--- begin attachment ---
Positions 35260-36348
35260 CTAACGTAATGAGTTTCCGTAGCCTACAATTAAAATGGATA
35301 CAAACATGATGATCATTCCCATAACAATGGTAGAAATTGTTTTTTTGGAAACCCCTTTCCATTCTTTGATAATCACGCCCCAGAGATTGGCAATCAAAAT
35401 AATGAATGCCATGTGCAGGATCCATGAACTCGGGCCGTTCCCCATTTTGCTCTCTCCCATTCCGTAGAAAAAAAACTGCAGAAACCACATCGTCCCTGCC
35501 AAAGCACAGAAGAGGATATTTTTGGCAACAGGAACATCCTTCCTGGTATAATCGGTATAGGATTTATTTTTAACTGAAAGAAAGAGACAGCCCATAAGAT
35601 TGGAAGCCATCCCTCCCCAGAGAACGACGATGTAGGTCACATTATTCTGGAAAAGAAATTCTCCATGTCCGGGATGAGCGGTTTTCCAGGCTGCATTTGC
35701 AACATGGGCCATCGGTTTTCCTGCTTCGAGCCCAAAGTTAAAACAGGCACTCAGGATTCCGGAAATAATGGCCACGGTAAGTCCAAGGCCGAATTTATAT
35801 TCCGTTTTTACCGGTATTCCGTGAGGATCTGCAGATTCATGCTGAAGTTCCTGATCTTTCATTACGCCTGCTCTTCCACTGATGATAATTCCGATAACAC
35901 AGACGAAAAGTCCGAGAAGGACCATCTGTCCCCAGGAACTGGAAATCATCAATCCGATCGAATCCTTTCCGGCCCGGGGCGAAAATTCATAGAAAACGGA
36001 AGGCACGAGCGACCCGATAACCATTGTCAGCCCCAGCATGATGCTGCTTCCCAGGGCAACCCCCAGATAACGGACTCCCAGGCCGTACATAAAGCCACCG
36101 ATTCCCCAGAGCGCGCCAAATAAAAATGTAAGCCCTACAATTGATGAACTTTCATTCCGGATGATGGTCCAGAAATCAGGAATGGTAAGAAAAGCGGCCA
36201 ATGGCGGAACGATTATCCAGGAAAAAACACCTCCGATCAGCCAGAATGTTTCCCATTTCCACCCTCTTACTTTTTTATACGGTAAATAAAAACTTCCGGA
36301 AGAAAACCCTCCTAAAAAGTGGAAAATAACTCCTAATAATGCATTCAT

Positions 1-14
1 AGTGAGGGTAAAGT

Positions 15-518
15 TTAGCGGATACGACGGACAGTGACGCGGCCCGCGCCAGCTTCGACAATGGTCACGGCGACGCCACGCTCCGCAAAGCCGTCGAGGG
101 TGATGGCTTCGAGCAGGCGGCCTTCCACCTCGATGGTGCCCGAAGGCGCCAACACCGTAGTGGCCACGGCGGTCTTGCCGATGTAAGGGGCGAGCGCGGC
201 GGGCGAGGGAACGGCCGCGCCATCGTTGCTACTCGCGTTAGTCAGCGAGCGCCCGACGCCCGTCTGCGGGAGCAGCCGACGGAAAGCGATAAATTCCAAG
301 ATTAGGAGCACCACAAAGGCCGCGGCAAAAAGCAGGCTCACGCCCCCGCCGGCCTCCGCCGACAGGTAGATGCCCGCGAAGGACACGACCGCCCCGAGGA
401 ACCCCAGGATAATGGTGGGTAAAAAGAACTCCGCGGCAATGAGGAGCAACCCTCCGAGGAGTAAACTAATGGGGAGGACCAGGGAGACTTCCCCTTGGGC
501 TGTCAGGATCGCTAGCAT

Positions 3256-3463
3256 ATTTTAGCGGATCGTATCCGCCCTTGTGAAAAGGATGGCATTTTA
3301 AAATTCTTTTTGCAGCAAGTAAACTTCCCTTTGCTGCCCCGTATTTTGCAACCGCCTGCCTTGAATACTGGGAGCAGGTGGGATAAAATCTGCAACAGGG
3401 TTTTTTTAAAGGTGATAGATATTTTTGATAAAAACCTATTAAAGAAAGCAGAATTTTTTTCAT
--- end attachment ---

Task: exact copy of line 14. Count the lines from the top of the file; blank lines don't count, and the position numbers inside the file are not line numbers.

Positions 1-14